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EMERGENCY has become a synonym for obscenity. Even men and women who were pillars of Emergency rule and misused their positions to harass innocent people against whom they had personal grudges try to distance themselves from their past in the hope that it will fade out of public memory forever. We must not allow them to get away with it. Because of them many mistakes were made which must be avoided the next time conditions require suspension of democratic norms for the preservation of law and order.
With some reservations I supported the Emergency proclaimed by Mrs Indira Gandhi on June 25, 1975. Let me explain why. I concede that the right to protest is integral to democracy. You can have public meetings to criticise or condemn government actions. You can take out processions, call for strikes and closures of business. But there must not be any coercion or violence. If there is any, it is the duty of the government to suppress it by force, if necessary. By May 1975 public protests against Mrs Gandhi's government had assumed nationwide dimensions and often turned violent. With my own eyes I saw slogan-chanting processions go down Bombay thoroughfares smashing cars parked on the roadsides and breaking shop-windows as they went along. Local police was unable to contend with them because they were too few, the protesters too many. Leaders of opposition parties watched the country sliding into chaos as bemused spectators hoping that the mounting chaos would force Mrs Gandhi to resign.
The unquestioned leader of the anti-Mrs Gandhi movement was Jayaprakash Narayan, a man for whom I had enormous respect and admiration. He had become the conscience-keeper of the nation. But it was Lok Nayak, as he came to be known, who crossed the Lakshman-rekha of democratic protest. His call for "total revolution" included preventing elected members of state legislatives from entering Vidhan Sabha buildings. He announced his intention to gherao Parliament House and even asked the police and the army to revolt against the government. I wrote to Jayaprakash protesting that what he was advocating was wrong and undemocratic. He wrote back justifying his stand. I published both my letter and his much-longer reply in The Illustrated Weekly of India which I then happened to be editing. I believe, and still believe, freedom to speak one's mind is the basic principle of democracy.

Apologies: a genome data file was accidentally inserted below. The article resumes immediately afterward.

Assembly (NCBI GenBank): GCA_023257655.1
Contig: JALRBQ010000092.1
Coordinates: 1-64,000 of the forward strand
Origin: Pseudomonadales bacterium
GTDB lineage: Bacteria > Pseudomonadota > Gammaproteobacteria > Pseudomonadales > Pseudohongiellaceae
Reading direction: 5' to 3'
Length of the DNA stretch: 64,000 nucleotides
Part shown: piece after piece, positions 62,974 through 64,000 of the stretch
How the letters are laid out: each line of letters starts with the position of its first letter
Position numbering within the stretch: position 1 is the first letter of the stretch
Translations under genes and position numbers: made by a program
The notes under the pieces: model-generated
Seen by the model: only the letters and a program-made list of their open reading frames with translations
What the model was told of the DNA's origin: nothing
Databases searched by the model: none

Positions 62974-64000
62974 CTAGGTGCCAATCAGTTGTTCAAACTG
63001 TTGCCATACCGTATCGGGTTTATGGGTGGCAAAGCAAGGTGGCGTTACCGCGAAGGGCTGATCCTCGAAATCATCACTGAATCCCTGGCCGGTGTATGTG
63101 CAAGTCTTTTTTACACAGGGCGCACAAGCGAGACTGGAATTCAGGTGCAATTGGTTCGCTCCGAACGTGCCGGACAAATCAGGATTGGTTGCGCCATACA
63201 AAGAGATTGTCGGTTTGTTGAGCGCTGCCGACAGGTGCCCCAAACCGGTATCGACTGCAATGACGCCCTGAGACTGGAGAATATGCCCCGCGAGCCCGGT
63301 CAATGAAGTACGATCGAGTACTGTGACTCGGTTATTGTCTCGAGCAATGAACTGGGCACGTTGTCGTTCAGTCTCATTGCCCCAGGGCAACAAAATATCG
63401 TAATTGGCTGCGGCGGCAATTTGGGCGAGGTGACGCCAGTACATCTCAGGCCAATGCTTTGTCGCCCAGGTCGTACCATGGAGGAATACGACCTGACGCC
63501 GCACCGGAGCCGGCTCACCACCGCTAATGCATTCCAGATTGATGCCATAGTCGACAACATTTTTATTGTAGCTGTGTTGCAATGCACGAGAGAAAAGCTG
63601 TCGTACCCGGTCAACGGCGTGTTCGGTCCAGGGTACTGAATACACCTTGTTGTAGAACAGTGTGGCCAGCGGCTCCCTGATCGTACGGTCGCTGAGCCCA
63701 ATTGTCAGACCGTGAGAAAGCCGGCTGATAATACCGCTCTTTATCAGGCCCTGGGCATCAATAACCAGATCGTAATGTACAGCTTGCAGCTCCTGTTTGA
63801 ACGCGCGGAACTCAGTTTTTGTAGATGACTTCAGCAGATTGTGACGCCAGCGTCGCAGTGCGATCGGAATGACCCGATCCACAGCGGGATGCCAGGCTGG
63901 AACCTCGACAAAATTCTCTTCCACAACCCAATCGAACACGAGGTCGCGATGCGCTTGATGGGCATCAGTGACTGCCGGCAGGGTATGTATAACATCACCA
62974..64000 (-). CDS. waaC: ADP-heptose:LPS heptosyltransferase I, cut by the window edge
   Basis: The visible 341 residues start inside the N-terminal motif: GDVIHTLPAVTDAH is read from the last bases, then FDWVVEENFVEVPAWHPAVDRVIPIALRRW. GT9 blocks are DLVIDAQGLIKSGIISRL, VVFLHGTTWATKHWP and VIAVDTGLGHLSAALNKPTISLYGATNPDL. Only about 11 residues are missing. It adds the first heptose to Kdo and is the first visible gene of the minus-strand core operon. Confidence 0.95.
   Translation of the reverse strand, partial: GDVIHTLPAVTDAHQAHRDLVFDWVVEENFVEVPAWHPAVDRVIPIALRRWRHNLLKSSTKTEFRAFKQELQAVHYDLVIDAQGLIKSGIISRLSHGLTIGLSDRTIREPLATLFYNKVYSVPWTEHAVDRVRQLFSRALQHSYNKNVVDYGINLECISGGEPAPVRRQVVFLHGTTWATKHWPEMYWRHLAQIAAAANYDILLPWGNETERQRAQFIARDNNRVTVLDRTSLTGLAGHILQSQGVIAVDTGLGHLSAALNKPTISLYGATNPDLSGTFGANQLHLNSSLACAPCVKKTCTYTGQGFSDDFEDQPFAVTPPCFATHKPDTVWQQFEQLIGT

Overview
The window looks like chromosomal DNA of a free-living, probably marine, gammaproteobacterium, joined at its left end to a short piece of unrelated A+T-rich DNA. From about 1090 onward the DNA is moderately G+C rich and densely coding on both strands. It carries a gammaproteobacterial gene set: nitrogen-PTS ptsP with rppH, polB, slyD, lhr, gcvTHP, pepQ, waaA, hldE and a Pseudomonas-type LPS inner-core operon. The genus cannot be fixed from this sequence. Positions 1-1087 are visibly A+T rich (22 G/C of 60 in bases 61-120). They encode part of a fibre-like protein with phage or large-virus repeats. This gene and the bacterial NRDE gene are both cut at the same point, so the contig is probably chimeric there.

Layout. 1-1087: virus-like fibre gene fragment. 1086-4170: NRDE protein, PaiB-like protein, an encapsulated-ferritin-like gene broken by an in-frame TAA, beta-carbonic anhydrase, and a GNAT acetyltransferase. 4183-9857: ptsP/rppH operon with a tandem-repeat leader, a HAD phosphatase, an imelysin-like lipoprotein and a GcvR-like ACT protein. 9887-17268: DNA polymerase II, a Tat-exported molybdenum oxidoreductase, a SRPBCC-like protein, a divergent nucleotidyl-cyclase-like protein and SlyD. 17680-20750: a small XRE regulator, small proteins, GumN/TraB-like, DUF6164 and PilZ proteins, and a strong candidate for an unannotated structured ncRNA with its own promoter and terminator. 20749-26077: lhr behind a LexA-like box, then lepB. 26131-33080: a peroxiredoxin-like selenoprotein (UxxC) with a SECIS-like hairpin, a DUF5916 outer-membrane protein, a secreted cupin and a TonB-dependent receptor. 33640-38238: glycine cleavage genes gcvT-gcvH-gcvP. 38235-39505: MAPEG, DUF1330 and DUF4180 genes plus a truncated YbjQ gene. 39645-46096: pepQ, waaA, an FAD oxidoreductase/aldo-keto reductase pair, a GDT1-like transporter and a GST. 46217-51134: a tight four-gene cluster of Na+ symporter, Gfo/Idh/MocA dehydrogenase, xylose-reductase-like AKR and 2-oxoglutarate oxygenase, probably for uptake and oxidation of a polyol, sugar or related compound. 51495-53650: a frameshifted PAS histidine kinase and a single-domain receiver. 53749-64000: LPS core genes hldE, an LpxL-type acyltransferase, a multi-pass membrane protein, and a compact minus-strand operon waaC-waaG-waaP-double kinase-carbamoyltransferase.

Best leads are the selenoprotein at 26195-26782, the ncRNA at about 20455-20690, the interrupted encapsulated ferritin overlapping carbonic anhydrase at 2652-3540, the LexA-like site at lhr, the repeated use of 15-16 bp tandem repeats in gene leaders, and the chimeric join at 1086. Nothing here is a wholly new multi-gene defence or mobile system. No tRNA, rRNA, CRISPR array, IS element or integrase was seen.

Early June I was attending a conference in Mexico City.
I arrived back in Bombay the day Emergency was declared. The night before all the opposition leaders had been picked up from their homes and put in jails across the country. The Times of India offices were in pandemonium. We were told that censorship had been imposed on the press: we had to toe the line or get out. I was determined to resist and thought if editors of other papers published by Bennett, Coleman & Co would form a united front against censorship we would succeed in making the government change its mind against the press. I expected Sham Lal, editor of The Times of India, to become our leader. He bluntly refused to do so. Sham Lal's number two, Girilal Jain, resident editor in Delhi, went one better by lauding the emergence of Sanjay Gandhi as the new leader. Not one other editor was willing to risk his job. Editors of the Navbharat Times, Maharashtra Times, Dharmyug, Filmfare, Femina, Sarika decided to stay away from the protest meeting we organised. Inder Malhotra's behaviour was enigmatic. He kept going up and down the floors greeting everyone "Jai Ho" and moving on. He never looked anyone in the eye. To this day I don't know whether he was for or against the Emergency. For three weeks I refused to publish The Illustrated Weekly. My friend from my college years in England, Rajni Patel, who became the dominant voice on the board of directors, told me bluntly: "My friend, if you are looking for martyrdom, we'll give it you." The board chairman, Justice (rtd) K.T. Desai, was gentler. "You don't realise how serious the government is about censorship on the press. If you refuse to publish the journal we will have no option but to find another editor. Why not give it a try to see how it goes?" I agreed to give it a try. After all, I had criticised Jayaprakash Narayan's call for a "total revolution" as undemocratic. The Allahabad high court judgement declaring Mrs Gandhi's membership of Parliament invalid weakened her position and she was persuaded by her closest advisors to strike out.
The Emergency, when first imposed, was generally welcomed by the people. There were no strikes or hartals, schools and colleges re-opened, business picked up, buses and trains began to run on time. People are under the impression that the Emergency administrators were very efficient. They were not. A few days after it was promulgated I got a call from H.Y. Sharada Prasad asking me to come over to see the prime minister. I was not to tell anyone about the appointment. The next day I met her in her South Block office. I pleaded with her to withdraw censorship on the press. "Editors like me who support you have lost credibility. Nobody will believe that we are doing so of our free will and not being dictated to," I argued. She remained adamant. "There cannot be any Emergency without censorship on the press," she maintained. I returned to Bombay disappointed. Back in office, I found in my mail a letter reading, "How did your meeting with Madame Dictator go?" Signed George. George Fernandes had gone underground but someone (obviously in the pmo) had informed him about my meeting. The same afternoon four leading members of the rss against whom warrants of arrest had been issued boldly walked into my office and for half-an-hour questioned me about what had passed between the PM and me. And as boldly walked out.